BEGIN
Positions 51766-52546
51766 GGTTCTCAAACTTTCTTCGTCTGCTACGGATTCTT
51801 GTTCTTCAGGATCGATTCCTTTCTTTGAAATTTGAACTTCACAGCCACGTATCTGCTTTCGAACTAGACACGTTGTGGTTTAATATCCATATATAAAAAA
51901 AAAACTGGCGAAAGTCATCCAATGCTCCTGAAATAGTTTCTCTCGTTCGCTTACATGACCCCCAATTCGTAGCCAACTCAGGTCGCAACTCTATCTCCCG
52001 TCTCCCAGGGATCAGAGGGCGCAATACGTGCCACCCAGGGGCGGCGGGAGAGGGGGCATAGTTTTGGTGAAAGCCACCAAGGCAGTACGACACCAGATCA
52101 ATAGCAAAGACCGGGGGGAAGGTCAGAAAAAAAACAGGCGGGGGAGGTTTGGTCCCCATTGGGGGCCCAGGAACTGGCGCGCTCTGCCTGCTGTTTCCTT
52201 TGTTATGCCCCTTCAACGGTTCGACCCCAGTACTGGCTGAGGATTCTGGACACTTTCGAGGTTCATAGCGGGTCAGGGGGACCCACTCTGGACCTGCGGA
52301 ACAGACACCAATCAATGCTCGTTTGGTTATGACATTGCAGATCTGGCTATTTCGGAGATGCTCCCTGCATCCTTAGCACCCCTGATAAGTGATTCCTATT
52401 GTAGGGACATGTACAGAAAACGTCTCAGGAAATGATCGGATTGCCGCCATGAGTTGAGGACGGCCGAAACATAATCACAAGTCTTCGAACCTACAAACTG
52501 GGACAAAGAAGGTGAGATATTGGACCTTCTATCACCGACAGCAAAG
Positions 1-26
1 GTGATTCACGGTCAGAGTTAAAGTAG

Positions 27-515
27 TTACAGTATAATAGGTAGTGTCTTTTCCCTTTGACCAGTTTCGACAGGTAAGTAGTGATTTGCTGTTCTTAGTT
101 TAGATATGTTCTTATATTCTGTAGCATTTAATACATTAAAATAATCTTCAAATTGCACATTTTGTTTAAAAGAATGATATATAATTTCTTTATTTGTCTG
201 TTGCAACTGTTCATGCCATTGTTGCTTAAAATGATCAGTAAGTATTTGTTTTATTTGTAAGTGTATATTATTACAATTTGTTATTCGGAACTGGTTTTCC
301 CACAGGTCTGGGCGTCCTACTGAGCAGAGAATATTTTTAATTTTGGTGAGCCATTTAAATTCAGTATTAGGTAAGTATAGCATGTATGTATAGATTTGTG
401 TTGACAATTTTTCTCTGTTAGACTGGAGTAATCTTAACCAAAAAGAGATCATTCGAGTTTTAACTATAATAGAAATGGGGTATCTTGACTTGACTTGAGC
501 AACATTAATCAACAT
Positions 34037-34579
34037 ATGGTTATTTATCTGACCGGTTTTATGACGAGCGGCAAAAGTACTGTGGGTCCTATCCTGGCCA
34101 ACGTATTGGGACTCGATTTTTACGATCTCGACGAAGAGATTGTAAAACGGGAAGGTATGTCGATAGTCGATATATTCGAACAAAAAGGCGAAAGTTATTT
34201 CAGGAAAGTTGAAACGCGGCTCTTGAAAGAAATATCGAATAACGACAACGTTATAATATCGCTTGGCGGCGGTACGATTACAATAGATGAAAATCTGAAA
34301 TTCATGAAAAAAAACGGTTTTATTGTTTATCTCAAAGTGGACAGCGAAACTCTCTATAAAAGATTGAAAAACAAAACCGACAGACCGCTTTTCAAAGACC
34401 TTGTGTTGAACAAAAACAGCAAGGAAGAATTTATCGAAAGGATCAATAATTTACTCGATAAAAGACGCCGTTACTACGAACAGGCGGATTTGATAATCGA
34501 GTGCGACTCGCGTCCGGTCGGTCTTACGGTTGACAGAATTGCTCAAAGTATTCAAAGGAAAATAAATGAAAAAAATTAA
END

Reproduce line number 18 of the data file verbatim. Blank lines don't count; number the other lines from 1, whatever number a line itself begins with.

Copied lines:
401 TTGACAATTTTTCTCTGTTAGACTGGAGTAATCTTAACCAAAAAGAGATCATTCGAGTTTTAACTATAATAGAAATGGGGTATCTTGACTTGACTTGAGC